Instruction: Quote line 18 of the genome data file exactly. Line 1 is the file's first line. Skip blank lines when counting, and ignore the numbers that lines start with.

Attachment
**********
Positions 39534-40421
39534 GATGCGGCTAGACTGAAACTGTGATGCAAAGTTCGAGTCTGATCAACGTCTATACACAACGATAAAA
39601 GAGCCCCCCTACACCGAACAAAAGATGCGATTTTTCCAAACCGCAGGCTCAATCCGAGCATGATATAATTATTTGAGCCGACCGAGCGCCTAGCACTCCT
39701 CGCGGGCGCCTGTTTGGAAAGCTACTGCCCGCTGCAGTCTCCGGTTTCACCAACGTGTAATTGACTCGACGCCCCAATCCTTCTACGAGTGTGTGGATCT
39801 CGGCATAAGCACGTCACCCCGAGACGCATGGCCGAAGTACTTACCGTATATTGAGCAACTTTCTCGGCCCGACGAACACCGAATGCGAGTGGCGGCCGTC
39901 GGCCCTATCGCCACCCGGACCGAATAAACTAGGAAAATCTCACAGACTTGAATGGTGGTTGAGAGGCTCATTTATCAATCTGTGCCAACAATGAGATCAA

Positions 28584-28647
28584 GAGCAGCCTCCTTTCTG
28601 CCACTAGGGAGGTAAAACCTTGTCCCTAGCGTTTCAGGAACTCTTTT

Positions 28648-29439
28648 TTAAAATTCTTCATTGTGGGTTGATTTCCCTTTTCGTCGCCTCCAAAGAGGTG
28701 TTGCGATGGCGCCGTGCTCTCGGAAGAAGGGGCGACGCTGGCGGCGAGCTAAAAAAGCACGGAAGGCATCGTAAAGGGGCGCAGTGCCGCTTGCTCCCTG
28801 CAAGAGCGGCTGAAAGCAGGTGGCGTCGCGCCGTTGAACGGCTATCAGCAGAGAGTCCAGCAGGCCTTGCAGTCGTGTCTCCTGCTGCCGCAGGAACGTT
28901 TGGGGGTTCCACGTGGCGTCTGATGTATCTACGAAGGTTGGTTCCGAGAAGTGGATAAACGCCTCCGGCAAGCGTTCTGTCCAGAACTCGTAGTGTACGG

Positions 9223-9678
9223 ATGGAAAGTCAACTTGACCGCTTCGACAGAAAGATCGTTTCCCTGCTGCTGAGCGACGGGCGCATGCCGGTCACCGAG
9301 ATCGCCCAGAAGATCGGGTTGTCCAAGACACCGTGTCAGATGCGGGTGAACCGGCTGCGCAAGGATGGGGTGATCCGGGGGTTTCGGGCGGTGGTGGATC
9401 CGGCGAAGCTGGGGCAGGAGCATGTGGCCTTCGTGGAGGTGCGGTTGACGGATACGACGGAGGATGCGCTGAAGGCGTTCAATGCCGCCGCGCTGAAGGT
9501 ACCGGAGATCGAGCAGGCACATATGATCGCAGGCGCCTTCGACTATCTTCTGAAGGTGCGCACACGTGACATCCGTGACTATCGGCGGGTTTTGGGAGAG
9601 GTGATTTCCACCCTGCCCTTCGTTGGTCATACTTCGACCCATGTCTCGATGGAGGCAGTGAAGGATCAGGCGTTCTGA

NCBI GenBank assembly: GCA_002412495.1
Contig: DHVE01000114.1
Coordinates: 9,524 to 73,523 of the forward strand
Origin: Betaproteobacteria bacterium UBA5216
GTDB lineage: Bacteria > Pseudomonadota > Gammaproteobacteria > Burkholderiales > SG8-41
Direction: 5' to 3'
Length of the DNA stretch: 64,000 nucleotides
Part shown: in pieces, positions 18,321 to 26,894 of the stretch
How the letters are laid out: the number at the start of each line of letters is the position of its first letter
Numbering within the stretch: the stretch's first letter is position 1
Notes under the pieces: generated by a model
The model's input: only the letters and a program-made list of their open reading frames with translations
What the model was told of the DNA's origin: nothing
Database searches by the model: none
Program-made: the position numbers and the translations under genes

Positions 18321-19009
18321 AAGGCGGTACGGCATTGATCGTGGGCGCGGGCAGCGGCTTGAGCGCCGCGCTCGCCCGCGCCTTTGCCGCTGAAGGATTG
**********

9401 CGGCGAAGCTGGGGCAGGAGCATGTGGCCTTCGTGGAGGTGCGGTTGACGGATACGACGGAGGATGCGCTGAAGGCGTTCAATGCCGCCGCGCTGAAGGT